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MIG Welding Tips

Always read and follow the safety precautions and operational instructions in your owner's manual.
1. Keep a 1/4 to 3/8 in stickout (electrode extending from the tip of the contact tube.) (Refer to Diagram 1. Electrode Extensions)

2. For thin metals, use a smaller diameter wire. For thicker metal use a larger wire and a larger machine. See machine recommendations for welding capacity. (Refer to Diagram 4. Welding Wire Thickness Chart)
3. Use the correct wire type for the base metal being welded. Use stainless steel wires for stainless steel, aluminum wires for aluminum, and steel wires for steel.
4. Use the proper shielding gas. CO2 is good for penetrating welds on steel, but may be too hot for thin metal. Use 75% Argon/25% CO2 for thinner steels. Use only Argon for aluminum. You can use a triple-mix for stainless steels (Helium + Argon + CO2). (Refer to Diagram 2. Penetration Patterns for Steel)

5. For steel, there are two common wire types. Use an AWS classification ER70S-3 for all purpose, economical welding. Use ER70S-6 wire when more deoxidizers are needed for welding on dirty or rusty steel. (Refer to Diagram 6. Welding Wire)

6. For best control of your weld bead, keep the wire directed at the leading edge of the weld pool.
7. When welding out of position (vertical, horizontal, or overhead welding), keep the weld pool small for best weld bead control, and use the smallest wire diameter size you can.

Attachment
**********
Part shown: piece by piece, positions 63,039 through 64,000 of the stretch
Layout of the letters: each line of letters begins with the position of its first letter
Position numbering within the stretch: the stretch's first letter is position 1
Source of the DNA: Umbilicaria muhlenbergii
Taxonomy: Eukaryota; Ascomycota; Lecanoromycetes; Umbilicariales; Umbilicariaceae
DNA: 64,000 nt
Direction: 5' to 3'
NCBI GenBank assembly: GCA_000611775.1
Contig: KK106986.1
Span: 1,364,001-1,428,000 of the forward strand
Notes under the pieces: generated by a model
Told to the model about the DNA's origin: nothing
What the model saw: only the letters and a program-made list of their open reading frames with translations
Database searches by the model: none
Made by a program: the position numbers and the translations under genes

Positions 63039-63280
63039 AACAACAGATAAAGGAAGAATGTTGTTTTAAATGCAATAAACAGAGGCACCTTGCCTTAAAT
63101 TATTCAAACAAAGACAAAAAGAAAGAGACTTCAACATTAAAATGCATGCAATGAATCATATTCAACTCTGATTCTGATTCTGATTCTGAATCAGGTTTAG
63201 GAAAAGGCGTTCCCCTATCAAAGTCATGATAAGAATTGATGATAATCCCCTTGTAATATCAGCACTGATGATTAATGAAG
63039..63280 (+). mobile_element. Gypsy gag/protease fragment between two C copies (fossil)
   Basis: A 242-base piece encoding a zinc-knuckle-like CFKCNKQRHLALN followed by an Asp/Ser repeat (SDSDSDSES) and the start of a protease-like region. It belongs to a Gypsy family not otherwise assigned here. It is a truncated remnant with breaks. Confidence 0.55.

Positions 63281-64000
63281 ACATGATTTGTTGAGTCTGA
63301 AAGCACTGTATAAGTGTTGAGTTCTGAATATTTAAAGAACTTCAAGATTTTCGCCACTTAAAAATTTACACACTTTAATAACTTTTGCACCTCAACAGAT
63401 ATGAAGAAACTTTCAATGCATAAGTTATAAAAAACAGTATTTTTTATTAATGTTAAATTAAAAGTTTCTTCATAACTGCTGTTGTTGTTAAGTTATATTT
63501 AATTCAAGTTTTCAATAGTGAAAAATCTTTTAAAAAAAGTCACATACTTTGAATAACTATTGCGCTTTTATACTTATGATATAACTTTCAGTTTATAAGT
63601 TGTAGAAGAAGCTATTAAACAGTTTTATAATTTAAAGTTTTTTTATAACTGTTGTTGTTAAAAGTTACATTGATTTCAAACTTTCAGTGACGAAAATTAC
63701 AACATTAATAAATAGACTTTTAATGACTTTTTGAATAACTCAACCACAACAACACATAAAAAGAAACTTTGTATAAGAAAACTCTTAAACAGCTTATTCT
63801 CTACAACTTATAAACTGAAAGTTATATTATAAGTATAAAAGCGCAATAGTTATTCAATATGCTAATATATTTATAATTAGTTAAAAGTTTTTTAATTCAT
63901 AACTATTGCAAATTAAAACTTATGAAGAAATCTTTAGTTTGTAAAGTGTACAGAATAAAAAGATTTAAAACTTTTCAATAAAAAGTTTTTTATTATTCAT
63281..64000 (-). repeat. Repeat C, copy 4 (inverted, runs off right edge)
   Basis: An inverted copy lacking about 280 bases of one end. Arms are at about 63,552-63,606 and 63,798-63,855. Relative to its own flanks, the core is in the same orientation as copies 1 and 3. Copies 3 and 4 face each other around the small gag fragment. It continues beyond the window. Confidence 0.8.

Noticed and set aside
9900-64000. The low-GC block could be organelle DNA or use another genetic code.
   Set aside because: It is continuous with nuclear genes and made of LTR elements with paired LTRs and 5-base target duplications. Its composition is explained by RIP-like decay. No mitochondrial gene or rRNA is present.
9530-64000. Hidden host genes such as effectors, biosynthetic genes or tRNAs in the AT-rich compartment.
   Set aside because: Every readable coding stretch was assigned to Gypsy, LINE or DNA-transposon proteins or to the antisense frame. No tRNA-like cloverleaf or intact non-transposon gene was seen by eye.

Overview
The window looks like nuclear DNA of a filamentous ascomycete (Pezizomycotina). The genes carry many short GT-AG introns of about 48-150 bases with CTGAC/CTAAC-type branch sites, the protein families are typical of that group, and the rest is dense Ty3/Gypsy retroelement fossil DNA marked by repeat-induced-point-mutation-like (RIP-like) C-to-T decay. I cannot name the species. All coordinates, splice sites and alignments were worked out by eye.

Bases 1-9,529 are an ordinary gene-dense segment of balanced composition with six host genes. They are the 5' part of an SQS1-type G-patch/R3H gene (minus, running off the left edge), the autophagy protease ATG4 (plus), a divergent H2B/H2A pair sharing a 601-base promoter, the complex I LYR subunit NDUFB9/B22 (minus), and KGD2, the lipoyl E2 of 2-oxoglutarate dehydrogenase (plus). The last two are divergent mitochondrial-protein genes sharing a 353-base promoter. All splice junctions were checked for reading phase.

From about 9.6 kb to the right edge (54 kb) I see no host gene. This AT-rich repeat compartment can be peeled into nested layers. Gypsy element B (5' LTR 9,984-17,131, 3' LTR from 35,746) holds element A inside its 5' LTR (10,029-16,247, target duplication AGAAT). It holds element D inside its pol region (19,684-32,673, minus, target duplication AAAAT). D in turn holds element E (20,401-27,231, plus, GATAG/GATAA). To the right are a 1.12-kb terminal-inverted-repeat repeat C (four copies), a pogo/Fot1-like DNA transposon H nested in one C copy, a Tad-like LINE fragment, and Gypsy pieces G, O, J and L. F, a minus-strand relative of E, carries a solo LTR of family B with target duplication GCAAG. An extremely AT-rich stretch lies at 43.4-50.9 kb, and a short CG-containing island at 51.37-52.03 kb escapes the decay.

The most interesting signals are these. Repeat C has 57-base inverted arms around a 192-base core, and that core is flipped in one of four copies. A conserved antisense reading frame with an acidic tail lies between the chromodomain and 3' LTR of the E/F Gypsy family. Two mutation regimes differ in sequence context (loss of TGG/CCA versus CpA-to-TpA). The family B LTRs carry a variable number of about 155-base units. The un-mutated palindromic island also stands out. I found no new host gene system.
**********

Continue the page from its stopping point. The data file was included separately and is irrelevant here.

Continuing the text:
8. Be sure to match your contact tube, gun liner, and drive rolls to the wire size you are using.
9. Clean the gun liner and drive rolls occasionally, and keep the gun nozzle clean of spatter. Replace the contact tip if blocked or feeding poorly.
10. Keep the gun straight as possible when welding, to avoid poor wire feeding.
11. Use both hands to steady the gun when you weld. Do this whenever possible. (This also applies to Stick and TIG welding, and plasma cutting.)
12. Keep wire feeder hub tension and drive roll pressure just tight enough to feed wire, but don't overtighten.
13. Keep wire in a clean, dry place when not welding, to avoid picking up contaminants that lead to poor welds.
14. Use DCEP (reverse polarity) on the power source.
15. A drag or pull gun technique will give you a bit more penetration and a narrower bead. A push gun technique will give you a bit less penetration, and a wider bead. (Refer to Diagram 3. Effect of Electrode Position and Welding Technique)

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16. When welding a fillet, the leg of the weld should be equal to the thickness of the parts welded.(Refer to Diagram 10. Recommended Fillet Weld Thickness)

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17. Compare your weld to our photos to determine proper adjustments.
Click the thumbnails for a larger image.
Good Weld Travel
Too Fast
Travel
Too Slow
Voltage
Too Low
Voltage
Too High
Amperage
Too Low
Amperage
Too High
Less Stickout
No gas